The Catholic Bishops & the Political Theory of Philanthropy
THE SECOND DRAFT OF THE PASTORAL ON THE ECONOMY
One of the effects of modern life’s extreme specialization is to make attempts to see things whole suspect to the cognoscenti, who stamp the seal of legitimacy on ideas currently in circulation. When non-practitioners of the academic specialty known as “economics” have the temerity to make judgments about “the economy,” they are in for a cool reception from the certifiers of “sound” thought in the media and universities.
It came as no surprise, then, that the nation’s Roman Catholic bishops were widely lambasted as economic quacks or religious authoritarians or both, for issuing their first draft of their pastoral letter on the American economy. Eleven months later, in October 1985, they issued a second draft, largely neglected by the media. (The final version is expected in November 1986.) The second draft is less inspiring than the first and reads in places more like a committee report than a challenge to metanoia (change of heart). Nonetheless, enough of the language and spirit of the remarkable first draft remains to make it possible to treat both drafts as a single document conveying a coherent political theory.
What is political theory? The same cognoscenti referred to above, having absorbed the fact/value dichotomy regnant in the social sciences, tend to view political theory either as opinionated “ideology” (an “ism” of the “left” or “right”) or as a set of hypotheses to “guide” social scientific research. In the latter case, one can of course have “theories,” but they are more likely to be hypotheses testable according to the rules of abstract schematic methodologies than they are to be philosophical world views. “Theory” in this “scientific” sense is accepted and even commended by the cognoscenti because it defines what is “relevant” in the language of the prevailing ethos. That ethos happens to extol acquisitiveness.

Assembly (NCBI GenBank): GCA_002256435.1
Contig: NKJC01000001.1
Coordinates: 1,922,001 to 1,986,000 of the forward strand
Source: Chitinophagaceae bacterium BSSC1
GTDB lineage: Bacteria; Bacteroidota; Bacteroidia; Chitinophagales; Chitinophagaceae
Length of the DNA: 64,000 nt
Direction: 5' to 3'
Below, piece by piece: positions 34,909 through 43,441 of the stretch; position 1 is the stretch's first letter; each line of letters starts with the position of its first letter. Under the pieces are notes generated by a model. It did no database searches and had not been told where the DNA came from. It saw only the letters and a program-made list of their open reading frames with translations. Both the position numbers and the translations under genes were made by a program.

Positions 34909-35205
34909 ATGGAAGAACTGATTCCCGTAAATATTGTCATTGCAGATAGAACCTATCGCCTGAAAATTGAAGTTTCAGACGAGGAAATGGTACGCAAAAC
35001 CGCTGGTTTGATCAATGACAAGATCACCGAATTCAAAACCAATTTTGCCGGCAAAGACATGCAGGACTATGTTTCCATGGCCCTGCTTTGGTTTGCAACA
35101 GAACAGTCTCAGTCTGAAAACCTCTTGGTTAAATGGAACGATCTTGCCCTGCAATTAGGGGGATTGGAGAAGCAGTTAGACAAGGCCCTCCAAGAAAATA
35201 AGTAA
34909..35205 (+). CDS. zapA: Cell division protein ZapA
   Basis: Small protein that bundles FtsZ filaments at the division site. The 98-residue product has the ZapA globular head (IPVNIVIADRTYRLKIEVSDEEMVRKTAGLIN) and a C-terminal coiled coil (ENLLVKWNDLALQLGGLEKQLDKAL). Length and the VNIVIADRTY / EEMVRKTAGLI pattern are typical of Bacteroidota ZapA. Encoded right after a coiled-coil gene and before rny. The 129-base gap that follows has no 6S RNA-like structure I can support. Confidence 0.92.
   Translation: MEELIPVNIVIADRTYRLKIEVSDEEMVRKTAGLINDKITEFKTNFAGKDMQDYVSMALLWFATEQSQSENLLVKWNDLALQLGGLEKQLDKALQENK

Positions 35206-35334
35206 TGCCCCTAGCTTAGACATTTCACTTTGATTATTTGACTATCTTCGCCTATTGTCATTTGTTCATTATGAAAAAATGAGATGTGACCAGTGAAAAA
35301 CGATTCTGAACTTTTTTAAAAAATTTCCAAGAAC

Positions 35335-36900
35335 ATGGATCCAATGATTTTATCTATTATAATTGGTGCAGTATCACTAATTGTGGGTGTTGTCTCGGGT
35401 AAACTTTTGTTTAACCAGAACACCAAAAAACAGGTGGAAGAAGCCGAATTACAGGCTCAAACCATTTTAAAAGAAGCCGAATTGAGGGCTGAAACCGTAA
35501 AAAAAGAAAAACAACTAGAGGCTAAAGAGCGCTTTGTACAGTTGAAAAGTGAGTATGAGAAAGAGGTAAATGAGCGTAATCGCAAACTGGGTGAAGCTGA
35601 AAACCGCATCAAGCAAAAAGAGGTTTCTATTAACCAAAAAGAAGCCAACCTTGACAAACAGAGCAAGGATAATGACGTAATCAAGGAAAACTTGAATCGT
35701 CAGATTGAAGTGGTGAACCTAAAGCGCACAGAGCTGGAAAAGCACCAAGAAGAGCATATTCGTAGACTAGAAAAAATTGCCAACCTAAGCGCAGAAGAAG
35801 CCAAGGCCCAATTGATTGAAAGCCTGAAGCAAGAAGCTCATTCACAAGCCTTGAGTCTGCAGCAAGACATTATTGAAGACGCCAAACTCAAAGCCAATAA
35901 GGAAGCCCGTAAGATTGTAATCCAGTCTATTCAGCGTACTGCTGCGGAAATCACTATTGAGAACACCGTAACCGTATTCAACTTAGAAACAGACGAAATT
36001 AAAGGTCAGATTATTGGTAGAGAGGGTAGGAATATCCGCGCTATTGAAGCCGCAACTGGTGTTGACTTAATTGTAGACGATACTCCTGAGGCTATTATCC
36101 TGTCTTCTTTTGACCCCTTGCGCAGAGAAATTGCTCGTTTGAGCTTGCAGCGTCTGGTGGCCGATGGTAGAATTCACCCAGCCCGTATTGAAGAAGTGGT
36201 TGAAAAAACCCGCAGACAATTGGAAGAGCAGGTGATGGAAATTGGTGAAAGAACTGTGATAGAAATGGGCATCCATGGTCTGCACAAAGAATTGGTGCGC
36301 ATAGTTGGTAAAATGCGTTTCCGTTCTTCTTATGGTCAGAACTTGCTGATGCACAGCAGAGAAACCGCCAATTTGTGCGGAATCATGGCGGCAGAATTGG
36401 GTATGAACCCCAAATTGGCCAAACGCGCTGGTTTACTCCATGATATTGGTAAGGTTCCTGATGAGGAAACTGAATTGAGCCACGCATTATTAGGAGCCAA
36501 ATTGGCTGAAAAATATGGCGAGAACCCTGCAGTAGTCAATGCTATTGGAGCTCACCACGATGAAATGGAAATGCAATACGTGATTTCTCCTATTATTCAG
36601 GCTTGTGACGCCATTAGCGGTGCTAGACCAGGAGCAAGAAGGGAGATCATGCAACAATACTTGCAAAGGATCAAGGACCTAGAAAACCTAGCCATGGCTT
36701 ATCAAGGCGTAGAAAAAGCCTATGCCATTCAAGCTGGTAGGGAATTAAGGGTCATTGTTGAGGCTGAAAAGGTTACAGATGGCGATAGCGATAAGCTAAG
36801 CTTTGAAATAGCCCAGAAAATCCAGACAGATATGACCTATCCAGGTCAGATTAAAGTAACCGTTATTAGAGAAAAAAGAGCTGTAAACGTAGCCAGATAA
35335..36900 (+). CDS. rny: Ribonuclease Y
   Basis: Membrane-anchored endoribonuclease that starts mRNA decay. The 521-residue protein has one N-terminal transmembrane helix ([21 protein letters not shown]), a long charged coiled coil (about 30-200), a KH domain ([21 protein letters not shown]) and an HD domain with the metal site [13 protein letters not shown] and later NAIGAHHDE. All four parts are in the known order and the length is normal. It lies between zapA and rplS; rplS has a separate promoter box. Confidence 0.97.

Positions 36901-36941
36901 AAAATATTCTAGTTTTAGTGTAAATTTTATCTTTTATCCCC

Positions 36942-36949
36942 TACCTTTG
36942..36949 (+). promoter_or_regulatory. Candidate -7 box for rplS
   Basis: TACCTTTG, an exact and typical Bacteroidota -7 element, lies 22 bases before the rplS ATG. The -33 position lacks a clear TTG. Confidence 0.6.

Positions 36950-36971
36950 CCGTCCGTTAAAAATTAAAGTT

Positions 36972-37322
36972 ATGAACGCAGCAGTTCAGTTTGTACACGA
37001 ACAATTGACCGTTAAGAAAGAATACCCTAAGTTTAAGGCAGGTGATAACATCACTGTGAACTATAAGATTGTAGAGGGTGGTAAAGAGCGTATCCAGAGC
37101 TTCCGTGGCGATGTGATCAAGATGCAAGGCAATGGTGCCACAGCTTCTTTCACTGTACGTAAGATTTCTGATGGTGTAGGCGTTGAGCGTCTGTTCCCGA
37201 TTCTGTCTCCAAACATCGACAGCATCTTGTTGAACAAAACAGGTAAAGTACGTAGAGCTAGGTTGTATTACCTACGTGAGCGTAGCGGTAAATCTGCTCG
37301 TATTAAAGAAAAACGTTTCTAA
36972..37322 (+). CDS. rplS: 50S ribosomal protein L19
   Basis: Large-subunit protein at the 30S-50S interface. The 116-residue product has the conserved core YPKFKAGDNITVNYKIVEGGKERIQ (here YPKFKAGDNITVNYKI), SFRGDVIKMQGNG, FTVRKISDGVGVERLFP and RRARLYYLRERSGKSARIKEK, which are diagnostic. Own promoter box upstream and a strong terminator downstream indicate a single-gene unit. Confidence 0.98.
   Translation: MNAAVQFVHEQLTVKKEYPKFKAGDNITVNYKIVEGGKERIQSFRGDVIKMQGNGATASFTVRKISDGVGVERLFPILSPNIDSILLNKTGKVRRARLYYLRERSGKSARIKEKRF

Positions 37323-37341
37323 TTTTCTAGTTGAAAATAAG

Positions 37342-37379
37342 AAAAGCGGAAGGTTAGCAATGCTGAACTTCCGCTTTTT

When I say that the Catholic bishops present a “coherent political theory,” I am using “theory” in its original sense. The Greek word theoria came from theorein meaning “to see.” With the development of philosophy, Plato and Aristotle meant by theory above all a form of “inward” seeing. In the Parable of the Cave in Plato’s Republic, the philosopher-theorist “sees” the true Sun, the Idea of the Good, only after having acquired a new character by inwardly turning himself around. Plato contended that only through metanoia, or a kind of intellectual and spiritual change of orientation, could a person recognize reality for what it is.
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